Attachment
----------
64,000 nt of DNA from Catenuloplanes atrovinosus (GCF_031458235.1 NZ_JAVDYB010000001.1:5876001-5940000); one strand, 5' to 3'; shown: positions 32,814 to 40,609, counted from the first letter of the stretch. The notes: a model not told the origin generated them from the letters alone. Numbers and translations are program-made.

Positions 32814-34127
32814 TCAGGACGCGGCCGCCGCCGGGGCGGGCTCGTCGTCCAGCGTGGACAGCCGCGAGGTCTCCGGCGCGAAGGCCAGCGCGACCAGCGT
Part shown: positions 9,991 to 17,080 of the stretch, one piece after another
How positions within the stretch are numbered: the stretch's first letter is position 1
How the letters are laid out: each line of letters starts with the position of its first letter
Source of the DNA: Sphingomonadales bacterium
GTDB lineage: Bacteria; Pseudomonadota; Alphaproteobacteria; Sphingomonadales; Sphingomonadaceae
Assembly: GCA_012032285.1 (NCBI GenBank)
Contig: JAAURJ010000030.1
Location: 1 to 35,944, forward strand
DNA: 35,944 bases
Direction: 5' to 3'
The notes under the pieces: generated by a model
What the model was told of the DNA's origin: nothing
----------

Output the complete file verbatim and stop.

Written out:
64,000 nt of DNA from Catenuloplanes atrovinosus (GCF_031458235.1 NZ_JAVDYB010000001.1:5876001-5940000); one strand, 5' to 3'; shown: positions 32,814 to 40,609, counted from the first letter of the stretch. The notes: a model not told the origin generated them from the letters alone. Numbers and translations are program-made.

Positions 32814-34127
32814 TCAGGACGCGGCCGCCGCCGGGGCGGGCTCGTCGTCCAGCGTGGACAGCCGCGAGGTCTCCGGCGCGAAGGCCAGCGCGACCAGCGT
Part shown: positions 9,991 to 17,080 of the stretch, one piece after another
How positions within the stretch are numbered: the stretch's first letter is position 1
How the letters are laid out: each line of letters starts with the position of its first letter
Source of the DNA: Sphingomonadales bacterium
GTDB lineage: Bacteria; Pseudomonadota; Alphaproteobacteria; Sphingomonadales; Sphingomonadaceae
Assembly: GCA_012032285.1 (NCBI GenBank)
Contig: JAAURJ010000030.1
Location: 1 to 35,944, forward strand
DNA: 35,944 bases
Direction: 5' to 3'
The notes under the pieces: generated by a model
What the model was told of the DNA's origin: nothing